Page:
E.A.T. Café is clearly a new Philly enterprise that you want to keep your eyes on. It is a community-oriented restaurant that desires to make the tradition of Sunday family dinner accessible to all every day of the week. If you reside in one of the Café’s targeted neighborhoods and would like to participate on the Community Advisory Committee, you can contact the EAT Café staff at info@eatcafe.org. To learn more about EAT Café you can visit their website at www.eatcafe.org or drop by the restaurant for their grand opening in September.

Urban Arboreta Coming To Parkside

 

by Nikia Brown

 

“We desire to create a profitable, sustainable nursery that meets market demands and provides job opportunities” champions Deenah Loeb, Director of City Parks Association. In spring 2017, West Parkside is expected to have its first urban arboreta. Scott Quitell, founder of LandHealth Institute, describes an arboreta as a woody area with plants, trees, or a small pond. A befitting name for West Parkside- an area surrounded by greenery and open natural spaces. To date, many community members view open spaces in urban areas as danger zones or a waste of land space. Loeb strongly contends with this notion, calling vacant lands “areas of opportunity—not blight.” She envisions the natural space opposite Parkside Avenue as a green hub capable of generating rich natural and physical resources for community members and the neighborhood as a whole.

The project is titled, “Urban Arboreta—a native plant nursery and urban oasis.” Currently it is supported by individuals and organizations with a vested interested in empowering communities through land revitalization. The Fairmount Park Conservancy, a large stakeholder in this project, believes that “parks can be catalysts for positive change in the city.” Their mission statement follows, “We believe better parks make our individual lives healthier, our neighborhoods safer, and our region more competitive.” Perhaps it is with this same impetus that the Knight Foundation awarded the City Park Association with the initial funding to implement the project 13 months ago.

The project plan includes building a natural area that consists of a nursery, public space, farmer’s market, and tree farm. Sarah Endriss of LandHealth Institute is excited about the new endeavor and speaks of the wealth of value this could add to student and community engagement.

A look at a gazebo in Fairmount Park West.
A look at a gazebo in Fairmount Park West.

She sees the arboreta as a space that is able to engage students where they are academically and developmentally. “Elementary school students are at an age where they are in a curious wander about their surroundings; junior high school students are at the stage where they are expanding their knowledge of self and their environment; and high school students are at the level where they are able to reproduce their knowledge through project-based learning,” she explains. Loeb and Endriss view the arboreta as a multi-faceted vehicle that conjoins educational programming with land revitalization initiatives.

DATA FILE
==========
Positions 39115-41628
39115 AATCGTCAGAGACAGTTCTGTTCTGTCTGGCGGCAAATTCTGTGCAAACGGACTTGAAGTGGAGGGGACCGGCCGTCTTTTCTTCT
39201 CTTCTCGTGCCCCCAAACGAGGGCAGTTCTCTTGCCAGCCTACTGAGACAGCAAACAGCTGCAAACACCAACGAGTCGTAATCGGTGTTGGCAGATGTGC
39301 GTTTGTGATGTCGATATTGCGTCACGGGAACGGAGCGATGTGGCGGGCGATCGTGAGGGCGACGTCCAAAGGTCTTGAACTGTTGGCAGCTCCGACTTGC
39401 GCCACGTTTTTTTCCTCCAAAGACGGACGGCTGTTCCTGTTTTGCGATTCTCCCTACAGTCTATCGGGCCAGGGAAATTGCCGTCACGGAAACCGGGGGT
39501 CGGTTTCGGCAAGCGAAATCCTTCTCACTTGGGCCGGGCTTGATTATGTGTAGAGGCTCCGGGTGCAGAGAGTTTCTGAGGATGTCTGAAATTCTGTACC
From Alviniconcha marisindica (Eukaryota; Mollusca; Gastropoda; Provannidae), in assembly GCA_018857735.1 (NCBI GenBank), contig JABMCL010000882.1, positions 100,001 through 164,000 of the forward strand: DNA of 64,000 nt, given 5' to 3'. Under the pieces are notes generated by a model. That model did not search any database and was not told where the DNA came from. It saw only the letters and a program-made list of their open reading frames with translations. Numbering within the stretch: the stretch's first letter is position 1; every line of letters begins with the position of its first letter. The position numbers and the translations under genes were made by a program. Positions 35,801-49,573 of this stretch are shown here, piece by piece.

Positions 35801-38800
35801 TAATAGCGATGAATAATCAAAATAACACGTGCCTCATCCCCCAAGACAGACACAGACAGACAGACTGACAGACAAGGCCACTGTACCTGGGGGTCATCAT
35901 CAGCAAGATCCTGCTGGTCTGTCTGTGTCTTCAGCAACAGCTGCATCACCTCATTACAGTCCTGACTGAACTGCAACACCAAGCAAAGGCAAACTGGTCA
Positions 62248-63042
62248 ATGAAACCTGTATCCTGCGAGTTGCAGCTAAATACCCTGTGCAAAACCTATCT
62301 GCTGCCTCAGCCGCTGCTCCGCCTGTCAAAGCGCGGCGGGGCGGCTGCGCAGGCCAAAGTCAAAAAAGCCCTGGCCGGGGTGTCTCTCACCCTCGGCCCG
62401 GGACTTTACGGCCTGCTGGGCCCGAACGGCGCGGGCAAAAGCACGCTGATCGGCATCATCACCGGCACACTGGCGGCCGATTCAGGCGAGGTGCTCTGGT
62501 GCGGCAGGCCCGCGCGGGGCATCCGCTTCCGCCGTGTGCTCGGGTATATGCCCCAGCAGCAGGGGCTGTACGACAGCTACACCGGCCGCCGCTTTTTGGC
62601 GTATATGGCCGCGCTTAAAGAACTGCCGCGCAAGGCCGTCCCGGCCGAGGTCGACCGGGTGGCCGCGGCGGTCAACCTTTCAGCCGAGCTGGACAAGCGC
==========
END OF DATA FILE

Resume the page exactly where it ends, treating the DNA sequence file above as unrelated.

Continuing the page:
oth Loeb and Endriss understand that the success of this project largely relies on support from members of Parkside community. The first of several planned community meetings was held on Thursday, August 11 near the horse stables where the site is projected to be built. Though the meeting was lightly attended, the community members and stakeholders present were “passionate and knowledgeable about environmental issues as well as the community they reside within,” said Loeb.

She hopes that the community would see the value in this project and desire to “develop something that is unique to their community and benefit its members.” The retail aspect of the nursery will naturally provide job opportunities for community members and generate a flux of income into the neighborhood that previously did not exist. The next meeting regarding the project will be held at Discovery Charter School on Tuesday, September 13 at 6:30 pm – 8:30 pm. All community members are invited to attend, as your voice will significantly inform the way in which the arboreta is developed and leveraged for community benefit.

Please Touch Museum To Celebrate 40 Years of Learning Through Play

PHILADELPHIA, PA – Please Touch Museum – the iconic Philadelphia landmark located in Fairmount Park’s historic Memorial Hall – will ring in its 40th birthday on October 2 with a celebration of its long legacy and bright and vibrant future. In honor of its 40 years of providing children opportunities to learn through play, the Museum will offer all guests 40 percent discounted admission to the birthday celebration. 1976 is the year the Please Touch Museum opened in Philadelphia, and the Museum’s Kids Shop will feature toys from each decade of the past 40 years. The 40th birthday party will include a presentation by Mayor Jim Kenney, live music and performances, and dancing with Philadelphia-based dancer and choreographer Roger Lee. The Museum will open on October 2 at 11 a.m. and close at 5 p.m.

“Throughout the past 40 years, the Please Touch Museum has followed our founders’ vision to serve as a champion of early childhood learning and the leading voice for the power of purposeful play for children,” said Patricia (Trish) Wellenbach, President and Chief Executive Officer, Please Touch Museum. “This birthday celebrates our legacy, but most importantly, provides us an opportunity to celebrate the vibrant future of this museum, which will thrive and continue to provide magical moments for children and their families for 40 more years and beyond.”

Screen Shot 2014-04-01 at 12.49.01 PM